LONDON: Young consumers globally have no intention of abandoning bricks and mortar stores for online shopping according to a new report which suggests that most 16-21 year olds will shop in-store in future as much or more than they currently do.

For its Global Young Shopper Survey, researcher GfK polled more than 7,000 shoppers in Brazil, China, Germany, India, Italy, Russia, South Africa, South Korea, the UK and US and found little difference in the views of younger and older consumers as regards their future shopping habits.

Thus, for example, 72% of 16-21 year olds in the UK expected to shop in-store as much or more than they now do, compared to 75% of those aged 22 to 65. Comparable figures for the US were 82% of younger consumers and 86% of older.

GfK observed similar trends in developing markets but noted that the margins between young and older were greater. The greatest gap was evident in China, where 12 points separated the young (62%) and the older (50%), and India where the figure was nine points, with the young on 78% and the older on 69%.

Interestingly, the figures in these markets reversed those seen in developed markets, with the young more likely than the old to say they would shop more in-store in the future.

The apparent enthusiasm for shopping in bricks-and-mortar stores is largely driven by the view of shopping as a social activity. At least half of all the young people surveyed said they liked to visit shops with friends or family, a figure which reached 92% in China. "Stores can bring people together and provide a social experience in a way that a laptop or tablet simply can't," the report said.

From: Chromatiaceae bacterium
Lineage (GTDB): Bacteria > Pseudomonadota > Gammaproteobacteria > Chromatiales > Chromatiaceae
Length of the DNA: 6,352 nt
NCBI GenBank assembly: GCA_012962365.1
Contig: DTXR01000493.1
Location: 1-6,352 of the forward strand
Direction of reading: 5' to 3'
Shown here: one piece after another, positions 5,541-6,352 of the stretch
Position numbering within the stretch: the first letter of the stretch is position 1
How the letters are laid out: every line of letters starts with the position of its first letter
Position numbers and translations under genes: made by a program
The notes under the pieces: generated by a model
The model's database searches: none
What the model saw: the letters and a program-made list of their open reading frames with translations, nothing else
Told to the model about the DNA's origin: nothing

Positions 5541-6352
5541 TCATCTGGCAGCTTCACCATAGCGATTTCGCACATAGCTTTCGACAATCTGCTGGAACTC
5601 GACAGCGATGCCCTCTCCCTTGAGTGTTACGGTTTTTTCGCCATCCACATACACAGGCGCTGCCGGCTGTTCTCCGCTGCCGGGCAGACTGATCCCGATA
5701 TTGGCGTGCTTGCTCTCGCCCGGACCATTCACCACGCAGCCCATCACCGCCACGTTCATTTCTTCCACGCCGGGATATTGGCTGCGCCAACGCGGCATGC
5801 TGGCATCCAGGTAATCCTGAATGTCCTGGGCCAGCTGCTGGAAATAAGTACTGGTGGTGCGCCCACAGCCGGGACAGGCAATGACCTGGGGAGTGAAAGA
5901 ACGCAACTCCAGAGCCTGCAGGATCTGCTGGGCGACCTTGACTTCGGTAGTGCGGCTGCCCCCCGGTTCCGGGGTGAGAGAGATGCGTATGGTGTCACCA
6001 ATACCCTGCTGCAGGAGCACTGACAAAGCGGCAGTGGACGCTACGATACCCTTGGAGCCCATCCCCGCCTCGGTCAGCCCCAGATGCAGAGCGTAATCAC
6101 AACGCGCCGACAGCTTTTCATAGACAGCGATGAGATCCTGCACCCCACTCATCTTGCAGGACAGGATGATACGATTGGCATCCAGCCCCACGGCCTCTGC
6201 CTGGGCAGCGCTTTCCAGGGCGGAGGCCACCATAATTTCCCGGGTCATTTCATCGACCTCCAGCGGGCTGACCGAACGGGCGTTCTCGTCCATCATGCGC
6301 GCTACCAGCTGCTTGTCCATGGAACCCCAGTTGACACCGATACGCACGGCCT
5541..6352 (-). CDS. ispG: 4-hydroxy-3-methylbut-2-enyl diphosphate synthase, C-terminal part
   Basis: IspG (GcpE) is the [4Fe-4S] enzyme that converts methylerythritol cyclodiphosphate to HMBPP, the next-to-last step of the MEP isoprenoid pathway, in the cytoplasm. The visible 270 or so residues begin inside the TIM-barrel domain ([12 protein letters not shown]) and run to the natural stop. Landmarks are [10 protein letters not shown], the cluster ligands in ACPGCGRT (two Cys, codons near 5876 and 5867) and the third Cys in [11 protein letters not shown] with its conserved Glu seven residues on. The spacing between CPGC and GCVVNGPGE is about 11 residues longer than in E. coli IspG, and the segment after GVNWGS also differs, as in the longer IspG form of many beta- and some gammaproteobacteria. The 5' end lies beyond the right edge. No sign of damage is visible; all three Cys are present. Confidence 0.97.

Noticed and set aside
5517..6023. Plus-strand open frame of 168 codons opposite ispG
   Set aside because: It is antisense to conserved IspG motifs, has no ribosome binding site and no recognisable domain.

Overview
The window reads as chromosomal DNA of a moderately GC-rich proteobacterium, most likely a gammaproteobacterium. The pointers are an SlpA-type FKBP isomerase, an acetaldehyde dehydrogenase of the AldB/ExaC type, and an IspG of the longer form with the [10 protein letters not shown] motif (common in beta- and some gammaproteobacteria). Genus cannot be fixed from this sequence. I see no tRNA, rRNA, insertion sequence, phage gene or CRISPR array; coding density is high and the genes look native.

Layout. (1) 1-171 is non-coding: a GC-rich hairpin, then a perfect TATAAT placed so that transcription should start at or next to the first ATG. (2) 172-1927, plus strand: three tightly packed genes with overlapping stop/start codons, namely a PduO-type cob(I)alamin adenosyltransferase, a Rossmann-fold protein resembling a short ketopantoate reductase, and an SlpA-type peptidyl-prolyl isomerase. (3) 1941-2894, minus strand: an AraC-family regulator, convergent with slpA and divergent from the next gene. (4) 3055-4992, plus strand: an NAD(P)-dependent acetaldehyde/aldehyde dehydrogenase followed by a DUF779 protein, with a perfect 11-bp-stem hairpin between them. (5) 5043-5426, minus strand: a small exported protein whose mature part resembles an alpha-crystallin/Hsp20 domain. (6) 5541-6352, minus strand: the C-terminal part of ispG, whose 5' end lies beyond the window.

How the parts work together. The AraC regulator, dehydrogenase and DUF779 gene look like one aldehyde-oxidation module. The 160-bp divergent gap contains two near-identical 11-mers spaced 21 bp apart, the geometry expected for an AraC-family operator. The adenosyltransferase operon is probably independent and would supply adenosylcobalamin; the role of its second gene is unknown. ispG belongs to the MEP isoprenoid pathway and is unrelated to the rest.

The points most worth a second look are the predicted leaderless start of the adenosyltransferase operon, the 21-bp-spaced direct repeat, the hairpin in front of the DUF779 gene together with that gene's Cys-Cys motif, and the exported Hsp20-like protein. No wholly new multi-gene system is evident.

But physical stores need to be complemented by online options, as young shoppers are increasingly agnostic about channels, simply expecting a "gold standard" omnichannel experience.

The report observed a consistent theme across all markets of young consumers being significantly more likely to see the benefit of buying from online stores that also have a bricks and mortar presence. In some markets up to one quarter claim to only buy from such outlets, reflecting a predilection for webrooming.

Another factor for young shoppers in developed markets is the cost of delivery of goods bought online, while in developing markets trust and security remain major concerns.

Data sourced from GfK; additional content by Warc staff